Smoke 'Em If You Got 'Em
When Christopher Columbus first visited Cuba, he found the local population smoking a local herb, cohiba, through a pipe, or tobago. They called the act of smoking sikar. He brought back some samples, and it wasn't long before millions of Europeans were smoking tobacco rolled into cigars and cigarettes. Tobacco was grown commercially in Cuba as early as the 16th century, and by the late-17th century, it was the country's most important export crop. By all accounts, the finest cigars in the world come from Cuba. And of the Cuban cigars available, the crème de la crème are made with tobacco grown in the Vuelta Abajo, the low plains spreading west from the city of Pinar del Río.
Most of the tobacco grown in Cuba is grown on small farms. Seeds are planted each year beginning in late October and throughout November to stagger the harvest. In a little over a month, seedlings are transplanted to the fields or vegas. Plants are carefully tended and regularly topped to stimulate leaf growth lower down. The highest-quality wrapper leaves, capa, are grown in semishade under protective mesh. Harvesting takes place from January through April. Leaves are classified by plant type, growing region, growing condition (sun or shade), and where they grow on an individual plant. All go through an intensive and carefully monitored process of drying, sorting, preparing, fermenting, aging, and finally, rolling. Real care is taken in handling the prized capas. Lesser-quality leaves end up as capote (binders) and tripa (filler).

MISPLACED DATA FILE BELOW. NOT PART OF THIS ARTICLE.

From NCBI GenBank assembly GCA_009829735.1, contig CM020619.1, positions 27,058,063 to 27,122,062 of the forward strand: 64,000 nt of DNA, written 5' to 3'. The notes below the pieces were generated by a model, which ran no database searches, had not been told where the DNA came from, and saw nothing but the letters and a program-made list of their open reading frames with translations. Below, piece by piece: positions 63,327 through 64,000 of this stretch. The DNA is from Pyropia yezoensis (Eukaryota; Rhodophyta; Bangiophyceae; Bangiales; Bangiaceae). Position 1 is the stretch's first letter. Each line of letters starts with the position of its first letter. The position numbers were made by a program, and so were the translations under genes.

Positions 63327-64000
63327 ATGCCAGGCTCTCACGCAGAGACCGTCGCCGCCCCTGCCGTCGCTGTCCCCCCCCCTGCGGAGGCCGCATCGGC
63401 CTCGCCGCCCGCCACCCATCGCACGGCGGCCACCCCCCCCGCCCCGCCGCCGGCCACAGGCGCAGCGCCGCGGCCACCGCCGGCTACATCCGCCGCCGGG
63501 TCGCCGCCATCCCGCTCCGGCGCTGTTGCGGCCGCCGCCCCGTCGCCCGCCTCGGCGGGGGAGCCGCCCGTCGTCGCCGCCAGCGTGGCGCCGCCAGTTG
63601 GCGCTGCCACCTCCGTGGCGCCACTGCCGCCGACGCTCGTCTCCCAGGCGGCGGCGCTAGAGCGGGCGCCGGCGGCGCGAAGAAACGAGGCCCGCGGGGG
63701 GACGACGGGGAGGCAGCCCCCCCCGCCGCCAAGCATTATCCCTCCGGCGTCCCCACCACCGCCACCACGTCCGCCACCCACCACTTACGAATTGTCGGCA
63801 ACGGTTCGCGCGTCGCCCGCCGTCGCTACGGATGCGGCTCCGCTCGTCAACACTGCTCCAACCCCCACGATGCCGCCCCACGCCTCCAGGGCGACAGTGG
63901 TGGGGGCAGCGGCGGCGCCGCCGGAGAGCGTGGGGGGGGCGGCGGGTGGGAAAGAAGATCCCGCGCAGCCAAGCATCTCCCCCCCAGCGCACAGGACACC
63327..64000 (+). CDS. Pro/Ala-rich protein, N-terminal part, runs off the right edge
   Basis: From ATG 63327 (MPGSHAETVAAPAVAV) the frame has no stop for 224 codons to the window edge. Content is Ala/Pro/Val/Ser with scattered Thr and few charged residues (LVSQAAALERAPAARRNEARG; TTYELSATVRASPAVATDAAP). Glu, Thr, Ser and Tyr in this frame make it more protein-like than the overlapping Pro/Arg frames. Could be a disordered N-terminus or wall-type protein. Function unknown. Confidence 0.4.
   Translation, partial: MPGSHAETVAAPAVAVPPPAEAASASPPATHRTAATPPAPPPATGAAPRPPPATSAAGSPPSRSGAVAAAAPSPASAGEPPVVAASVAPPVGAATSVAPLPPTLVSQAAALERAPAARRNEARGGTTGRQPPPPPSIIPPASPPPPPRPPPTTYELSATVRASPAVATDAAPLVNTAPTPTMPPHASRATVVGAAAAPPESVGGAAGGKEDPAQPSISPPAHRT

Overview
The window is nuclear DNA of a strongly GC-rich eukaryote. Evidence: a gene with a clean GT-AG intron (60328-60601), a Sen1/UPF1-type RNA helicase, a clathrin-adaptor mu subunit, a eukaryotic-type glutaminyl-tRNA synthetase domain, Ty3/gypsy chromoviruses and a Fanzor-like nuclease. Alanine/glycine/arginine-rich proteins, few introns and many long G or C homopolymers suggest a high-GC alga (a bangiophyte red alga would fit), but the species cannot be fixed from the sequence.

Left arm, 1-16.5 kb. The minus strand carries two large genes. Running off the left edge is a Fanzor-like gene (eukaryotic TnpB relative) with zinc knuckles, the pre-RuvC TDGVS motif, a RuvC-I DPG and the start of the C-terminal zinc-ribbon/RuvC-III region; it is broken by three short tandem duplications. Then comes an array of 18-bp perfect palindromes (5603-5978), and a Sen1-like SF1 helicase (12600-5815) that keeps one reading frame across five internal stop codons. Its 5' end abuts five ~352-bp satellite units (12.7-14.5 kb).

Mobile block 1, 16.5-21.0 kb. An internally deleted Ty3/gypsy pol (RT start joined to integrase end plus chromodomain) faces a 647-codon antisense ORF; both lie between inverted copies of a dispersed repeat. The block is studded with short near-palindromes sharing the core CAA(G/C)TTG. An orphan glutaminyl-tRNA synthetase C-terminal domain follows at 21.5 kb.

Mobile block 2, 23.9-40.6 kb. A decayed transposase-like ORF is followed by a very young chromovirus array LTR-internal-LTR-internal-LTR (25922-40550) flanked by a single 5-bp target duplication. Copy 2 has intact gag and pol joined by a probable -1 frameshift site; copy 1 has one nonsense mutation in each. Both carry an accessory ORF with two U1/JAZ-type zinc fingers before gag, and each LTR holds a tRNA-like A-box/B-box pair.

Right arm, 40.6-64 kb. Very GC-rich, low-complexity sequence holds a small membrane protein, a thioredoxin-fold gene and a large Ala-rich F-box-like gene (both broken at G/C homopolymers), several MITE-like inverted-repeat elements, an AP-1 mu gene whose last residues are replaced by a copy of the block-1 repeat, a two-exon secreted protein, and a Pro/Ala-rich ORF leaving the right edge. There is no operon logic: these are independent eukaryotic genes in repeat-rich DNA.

Throughout Vuelta Abajo, you'll pass field after field planted with tobacco and see the traditional high-peaked, thatched-roof drying sheds. Tobacco from the Vuelta Abajo region is shipped to various factories in the region and around Cuba. The finest brands -- Cohibas, Partagas, Romeo y Julieta, Montecristo, Robaina, H. Upmann, Corona, and Hoyo de Monterey -- are all made with tobacco from Vuelta Abajo.